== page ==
3 applied sanctions against six member governments and authorised several peace support operations in the last decade (Vines, 2013: 91-93). Nonetheless, relations between the AU and the RECs are widely seen to be imbalanced and unclear, with some well-developed regional organisations like the Economic Community of West African States (ECOWAS) able to field strong peace support missions, while others are effectively disfunctional in terms of security matters (Vorrath, 2012; AU, 2010). Overall dependency on some key bilateral and multilateral partners, notably the European Union (EU) and UN, is evident: while African ownership of the APSA process is emphasised throughout, measured in financial terms this position is currently mostly rhetorical because Western governments supply the bulk of the financial requirements (98%) of the operational components of the AU (Vorrath, 2012). Particular peacekeeping operations, such as the AU/UN Hybrid Operation in Darfur (UNAMID), have relied almost exclusively on funding support from EU sources (Engel & Porto, 2010: 4). Moreover, the promotion of formalised ties between the UN Security Council and the AU the only such regional arrangement and one strongly driven by South Africa during its two-term tenure as a non-permenant member of the Security Council ensures that both African security issues and AU involvement feature high on the global agenda. 3 Finally, important security issues, such as the continuing spread of arms sales still dominated by the Western armaments industry and its Russian counterpart, although Chinese small arms are making an impact (Bromely et al., 2013: 41-47) remain largely outside of official processes of scrutiny. Despite these changes to formal policy and greater international activism, improvements in African security still remain distressingly episodic, with regional leadership seen in peace support operations in West African conflicts and UN involvement limited to selective involvement in peacekeeping and monitering operations in Somalia, the DRC and the Sudans. Given the low levels of development in Africa, which is characterised by states saddled with spiralling debt burdens that are incapable of providing domestic revenue and channelling investment into the public sector, and a foreign investment community that rarely looks beyond the extractive sector, the dire conditions in Africa seem fixed in a cycle of insecurity. It is a situation ripe for change, and indeed, in the late 1990s a new robust actor entered the stage whose involvement was to set in motion conditions that would transform the continent s economic fortunes: China. China, risk and the African security environment China s contemporary phase of intensive engagement in African countries may have been instigated by a search for vital resources, coupled to a belated recognition of the need to bolster diplomatic links outside the West in the aftermath of the events in Tiananmen Square in 1989, but its sustainability as a reliable source of resources for China was always going to be predicated on building long-term stable relations (Taylor, 2007). China s openness to economic engagement in all parts of Africa launched a period of rapid growth in bilateral economic ties, including multi-billion dollar concessional loans to energy- and mineral-rich African countries linked to provisions for the development of local infrastructure, followed by a range of smaller loans, grants and even investments by individual Chinese entrepreneurs. 4 While traditional Western sources had shunned investment in some conflict-ridden, postconflict or fragile states like Sudan, or World Bank and donors sought to make loans conditional on domestic policy changes in countries like Angola, the opportunity to gain access to untapped resources in markets viewed as closed to China was seized with alacrity. But in fragile countries where the very nature of regime legitimacy itself is contested and the regime s ability to enforce its rule over the population and territory is limited at best, the security challenges are manifold. Under these difficult circumstances linking substantive investments and long-term loans to stability of resource supply was much more tenuous than Chinese officials had initially expected. Local criticism, once exclusively levelled at the cosy relationships between Western governments/firms and African elites, turned to the opaque package deals struck with Beijing. Moreover, the contracting of Chinese firms and their preference for Chinese labour in many of their projects have produced their own backlash among elements in host countries, who are quick to point to the dire need for local employment. Local and Western media have played their part in fueling negative perceptions of African exclusion from Chinese economic activities, as has the poor conduct of some Chinese firms operating outside of local laws and accepted practices, putting further pressure on Chinese economic interests. Chinese migration, starting as a trickle in the late 1990s, but growing steadily across the continent, introduced a new element of complexity into the local environment as individual Chinese citizens became exposed to crime. Three security challenges in particular confronted the Chinese government in the wake of this growing economic exposure to the African environment. The first, reputational security, refers to the local and global image of the Chinese state and its implications. In the local context the lack of transparency in deals and close ties with governing elites have meant that China has been increasingly exposed to accusations of collusion with the sitting regime. In fact, as has been demonstrated in a number of African states, Chinese interests have been explicitly targeted by opposition forces for their role in 3 Interview with South African diplomat, Pretoria, July Much has been written about this; see Taylor (2007); Large and Patey (2011). 3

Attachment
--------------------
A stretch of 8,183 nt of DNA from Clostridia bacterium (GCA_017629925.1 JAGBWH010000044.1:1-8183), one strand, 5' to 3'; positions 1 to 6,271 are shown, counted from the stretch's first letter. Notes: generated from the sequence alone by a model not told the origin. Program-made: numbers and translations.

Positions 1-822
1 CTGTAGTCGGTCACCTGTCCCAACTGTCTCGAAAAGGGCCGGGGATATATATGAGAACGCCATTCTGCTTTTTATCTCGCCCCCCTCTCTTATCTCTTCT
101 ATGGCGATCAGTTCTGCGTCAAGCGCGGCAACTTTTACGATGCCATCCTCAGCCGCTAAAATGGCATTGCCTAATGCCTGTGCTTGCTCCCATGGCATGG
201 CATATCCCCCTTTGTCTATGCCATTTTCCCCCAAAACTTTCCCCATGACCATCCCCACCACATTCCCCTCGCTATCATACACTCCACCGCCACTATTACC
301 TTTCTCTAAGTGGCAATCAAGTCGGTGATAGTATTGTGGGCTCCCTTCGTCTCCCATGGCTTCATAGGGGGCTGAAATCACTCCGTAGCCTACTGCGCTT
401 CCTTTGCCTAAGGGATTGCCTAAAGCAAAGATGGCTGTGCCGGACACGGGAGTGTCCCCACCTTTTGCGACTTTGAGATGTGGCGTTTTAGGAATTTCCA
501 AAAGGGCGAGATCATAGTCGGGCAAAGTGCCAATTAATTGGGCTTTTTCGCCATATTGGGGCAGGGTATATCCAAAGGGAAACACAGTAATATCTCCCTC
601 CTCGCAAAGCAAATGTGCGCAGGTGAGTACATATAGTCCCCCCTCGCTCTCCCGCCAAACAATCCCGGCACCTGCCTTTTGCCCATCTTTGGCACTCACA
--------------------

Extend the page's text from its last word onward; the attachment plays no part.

4 bolstering regime interests or in more benign cases as a proxy for mobilising domestic support against the regime. 5 Linked to this was the potential damage to Beijing s carefully cultivated global image as an emerging power whose intentions were attuned to African sensibilities and therefore should be viewed as benign. The uproar around Chinese support for Khartoum during the onset of the Darfur crisis in the 2000s in both African capitals and the West underscored the negative impact that Chinese engagement in one African country could have on both its African foreign policy and global manoeuvrability (Large & Patey, 2011). The second, firm-level security, refers to the maintenance of China s economic interests in the local environment and, concurrently, its impact on broader perceptions of Chinese foreign policy intentions in Africa. While government attention was firmly on the concerns of state-owned enterprises (SOEs) operating in strategic areas such as energy, the growing number of Chinese small and medium-sized enterprises operating across the continent meant that Beijing found itself drawn into local disputes with limited economic consequences, but inevitably with wider ramifications. For SOEs, the reversal of their positions in local energy sectors through the denial of licences and effective nationalisation seen in cases as diverse as Angola, Nigeria, Chad and Sudan conveyed a sobering message of uncertainty to their vested interests. Similarly, the widely publicised misconduct of some Chinese firms, symbolised by Chinese Non-Ferrous Metals Mining Corporation in Zambia, where an unremitting series of fatal accidents, egregious violations of local labour laws, and acts of violence against workers and management (all of which finally brought about its closure by the Zambian government in 2013) sullied China s business reputation in the country and beyond (Kwan Lee, 2011). The conscious emphasis on and rollout of corporate social responsibility practices by the State Council after 2006 reflected the state s continuing anxieties about this sector. The third, citizens security, is linked to the previous concern, but manifested in incidents such as increasing hostage taking of Chinese nationals, crimes against the rising number of Chinese businesses and tourists in Africa and, in its most dire form, the collapse of state authority in countries like Libya. As one Chinese scholar admitted, Chinese workers safety faces high risk in Africa and the accompanying firestorm of criticism that Beijing faced from its assertive netizens whenever it failed to protect Chinese nationals in Africa was a growing source of anxiety for Chinese officials (Xuejun, 2010). Sometimes all three security challenges were experienced at once (Clapham, 2008: ; Large, 2009). Attacks on and kidnappings of Chinese workers in Sudan, or South Sudan s oil shutdown and expulsion of a Chinese oil executive in early 2012, despite ongoing discussions with Beijing over large financial packages aimed at developing the country s oil and agricultural sectors, are recent examples of this phenomenon. Even a carefully crafted charm offensive aimed at South Sudan did not spare Chinese interests there (Large, 2012: 14-18). A spate of protests by local communities supplemented by unlawful police actions starting in 2012 and carrying over into the following year targeted Chinese shopkeepers and miners in countries as disparate as Kenya, Senegal and Ghana. The beating and ultimately expulsion of Chinese miners provoked heated reaction by Chinese netizens, who declared: When will our government wake up and rescue our fellow country men from Ghana? 6 Indeed, crime against Chinese citizens became an increasingly problematic phenomenon as the migrant community grew, replicating the apparent targeting of Chinese businesses in South Africa, home to the largest Chinese community in Africa. As a Chinese delegation to Tanzania declared during Xi Jinping s visit in April 2013, In the last three years, there have been a series of robbery incidents which targeted Chinese investors, including a woman who was killed last October. We think the government should consider this seriously to improve the business environment for Chinese and other investors in the country (The Citizen, 2012). But above all, it was the impact of the so-called Arab Spring in early 2011, which swept aside decades of authoritarian rule in Tunisia, Egypt and Libya, that shook any remaining complacency that the Chinese government had about operating in a benign African environment. In particular, the loss and damages caused by the NATO-led intervenion to Chinese interests in Libya imposed huge financial costs on the 50 Chinese projects there (with a total contract value of $18.8 billion) and exposed the limited ability of China to protect either its economic interests, the firms or even its 35,850 citizens in Libya (Global Times, 2013). These losses occurred despite the fact that, as the minister of commerce himself noted, China had no investments in Libya (China Wire, 2012). Worried officials mulled over the unexpected outbreak of unrest in other parts of the continent, including Angola, where a large Chinese presence (which some Chinese estimates claim to be as high as 250,000 people) was coupled to China s largest foreign source of oil. 7 Internally, the Chinese State Council set up a parallel body to its State-owned Assets and Supervision Commission to regulate and moniter the assets and activities of SOEs operating overseas. Like U.S. analysts who sought to identify ways of safeguarding long-term U.S. interests in the wake of the Arab Spring, so too Chinese officials began a search for ways to accomodate the changes taking place while perserving their fundamental interests in the region (Larocco & Goodyear, 2013). 5 Botswana, South Africa, Ethiopia, Sudan and Nigeria are among a number of examples. 6 Weibo post, cited in Offbeat China (2013). 7 Interview with Chinese officials, February and March The estimate is derived from Ji Dongye s report in Rule of Law Weekly, reposted in China Africa Project (n.d.). 4